You must ensure that the application you submit meets all technical/grading requirements. Your grade will be based on how well your application follows the application requirements plus the following:

- The application will have an appropriate title
- The user will be prompted for the number of times the calculation will iterate. Your program will validate that the user has entered a valid number and that the number is greater than 1 million.
- Using a loop, you will calculate the value of pi using the Leibniz formula and within the loop you will output the value of pi when the loop’s index is 10, 1000, 100000, 500000, 1000000, and then again at the end of the loop because we want to show the value of pi at the number of iterations specified by the user.
- The loop will end at the count provided by the user when the program started.
- In properly formatting your output the value of pi must be printed to 10 decimals while the iteration value must include the comma separators.

How the application looks and how it presents its information to the user is up to you. But it must meet the minimum requirements noted above.

Assignment Requirements

The number p is a mathematical constant, the ratio of a circle’s circumference to its diameter, commonly approximated as 3.14159. It has been represented by the Greek letter “p” since the mid-18th century, though it is also sometimes spelled out as “pi.” Being an irrational number, p cannot be expressed exactly as a fraction (equivalently, its decimal representation never ends and never settles into a permanently repeating pattern).

In this application we are calculating the value of PI using a formula that dates from the 17th century. Specifically, we will use the Leibniz formula. This formula is a convergence sequence, which means that its partial sums tends to a limit; this means that the partial sums become closer and closer to a given number when the number of their terms increases. In short, the more times we perform this calculation we converge toward a more accurate value of the number pi.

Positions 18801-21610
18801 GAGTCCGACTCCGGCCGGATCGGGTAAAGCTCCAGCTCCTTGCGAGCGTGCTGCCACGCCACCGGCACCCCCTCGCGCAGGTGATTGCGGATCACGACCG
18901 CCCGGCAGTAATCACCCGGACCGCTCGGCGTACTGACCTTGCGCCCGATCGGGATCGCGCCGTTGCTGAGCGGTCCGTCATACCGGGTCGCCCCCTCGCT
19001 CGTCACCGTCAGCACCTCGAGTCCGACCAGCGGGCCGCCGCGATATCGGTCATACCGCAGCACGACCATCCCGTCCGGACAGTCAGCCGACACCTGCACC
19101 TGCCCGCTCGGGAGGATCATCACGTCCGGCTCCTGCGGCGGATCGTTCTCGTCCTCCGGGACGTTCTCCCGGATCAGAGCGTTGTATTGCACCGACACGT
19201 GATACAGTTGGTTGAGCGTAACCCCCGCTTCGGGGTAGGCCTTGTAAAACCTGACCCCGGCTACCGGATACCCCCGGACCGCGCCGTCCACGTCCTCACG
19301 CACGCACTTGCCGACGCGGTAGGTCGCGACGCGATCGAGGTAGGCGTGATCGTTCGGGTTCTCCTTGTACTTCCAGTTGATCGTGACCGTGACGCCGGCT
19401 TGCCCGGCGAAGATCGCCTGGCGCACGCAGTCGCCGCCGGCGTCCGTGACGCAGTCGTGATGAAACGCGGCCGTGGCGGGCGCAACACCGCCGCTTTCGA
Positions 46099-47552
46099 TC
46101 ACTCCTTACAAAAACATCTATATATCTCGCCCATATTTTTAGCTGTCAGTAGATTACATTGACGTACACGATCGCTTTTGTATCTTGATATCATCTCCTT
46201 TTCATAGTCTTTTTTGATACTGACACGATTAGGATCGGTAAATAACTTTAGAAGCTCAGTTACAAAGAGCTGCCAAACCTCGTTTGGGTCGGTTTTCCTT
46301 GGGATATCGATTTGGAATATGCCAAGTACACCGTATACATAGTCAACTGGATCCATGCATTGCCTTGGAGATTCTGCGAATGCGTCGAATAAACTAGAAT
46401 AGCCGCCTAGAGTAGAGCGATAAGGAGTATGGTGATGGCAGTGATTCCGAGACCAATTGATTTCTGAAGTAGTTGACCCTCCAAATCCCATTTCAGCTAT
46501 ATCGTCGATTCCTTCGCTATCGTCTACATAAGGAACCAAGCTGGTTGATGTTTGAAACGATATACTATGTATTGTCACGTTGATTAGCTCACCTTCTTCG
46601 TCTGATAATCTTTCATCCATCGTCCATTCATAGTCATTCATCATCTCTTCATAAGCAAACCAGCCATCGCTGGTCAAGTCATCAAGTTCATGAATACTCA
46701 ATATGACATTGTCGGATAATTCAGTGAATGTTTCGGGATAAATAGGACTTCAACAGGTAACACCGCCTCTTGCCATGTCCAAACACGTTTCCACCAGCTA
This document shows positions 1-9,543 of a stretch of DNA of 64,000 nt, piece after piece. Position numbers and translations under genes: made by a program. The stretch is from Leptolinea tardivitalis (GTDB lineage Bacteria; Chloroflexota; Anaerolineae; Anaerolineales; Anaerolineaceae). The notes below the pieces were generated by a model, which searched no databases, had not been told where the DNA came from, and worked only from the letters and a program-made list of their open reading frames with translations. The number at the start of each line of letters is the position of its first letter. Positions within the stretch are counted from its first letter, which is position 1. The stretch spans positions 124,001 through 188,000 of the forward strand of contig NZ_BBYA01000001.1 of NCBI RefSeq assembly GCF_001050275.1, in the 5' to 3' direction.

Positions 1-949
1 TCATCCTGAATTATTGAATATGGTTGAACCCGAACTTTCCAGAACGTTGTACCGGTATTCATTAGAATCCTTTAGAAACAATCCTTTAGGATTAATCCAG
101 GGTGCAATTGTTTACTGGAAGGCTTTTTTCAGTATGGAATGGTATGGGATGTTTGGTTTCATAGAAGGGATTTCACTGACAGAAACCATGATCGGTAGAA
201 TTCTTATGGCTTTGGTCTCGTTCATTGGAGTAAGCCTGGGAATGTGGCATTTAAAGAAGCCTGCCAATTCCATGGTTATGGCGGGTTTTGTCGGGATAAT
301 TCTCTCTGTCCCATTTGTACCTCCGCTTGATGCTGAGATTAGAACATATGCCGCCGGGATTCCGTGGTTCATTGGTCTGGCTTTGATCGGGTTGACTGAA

In this assignment, you will construct a loop to perform the Leibniz formula at least 1 million times. And because the calculated value of pi will vary based on the number of times we perform this sequence I want to know what that value is at certain intervals of the loop. Specifically, you will print the calculated value of pi at the following loop intervals:

- 10
- 1,000
- 100,000
- 500,000
- 1,000,000
- At the end of the loop determined by the value entered by the user.

I do not want separate loops for each of these outputs. Your application should have a single loop that prints the value of pi at the above given iteration values.

Gregory/Leibniz Convergence Formula for Calculating PI

Either in a quest for precision or as mere feats of record-setting there seems to be a never-ending desire to calculate the value of p to the greatest number of digits possible. In fact, approximations for the value of p can be found in ancient Egypt, China, and India.

One formula to calculate p, developed by Gregory (1638-1675) and Leibniz (1646-1716), can be expressed as follows:

This formula represents a simple, infinite series, and is represented in summation notation.

Using this diagram as a guide to the Leibniz formula we understand that the formula to the right of the summation symbol is to be performed by substituting the *index* value into the formula. Furthermore, the number at the bottom of the symbol specifies the first number to be used while the value at the top of the symbol specifies when we should stop. In the Leibniz formula the upper bounds is infinity, thus we can choose to stop as we please.

Therefore, **the first ten iterations** of our formula must be as follows (remember zero to nine is a total of ten iterations and we must start at zero):

. . .

You will notice that the formula is a simple recurrence. And as the individual terms of this series are added to the sum the total gradually gets closer to p. However, this convergence sequence is inefficient as after 500,000 terms it produces only five correct decimal digits of p.

You should be able to see how each of these calculations should be performed in a loop. Within the loop, we need to keep a sum of the value of this sequence.

Our next step will be to find the value of PI at any given time. This is done by realizing that the sum of the above sequence is equal to . We need simply now to solve for . This means that equals 4 X the sum of the values from our sequence.

Hence,

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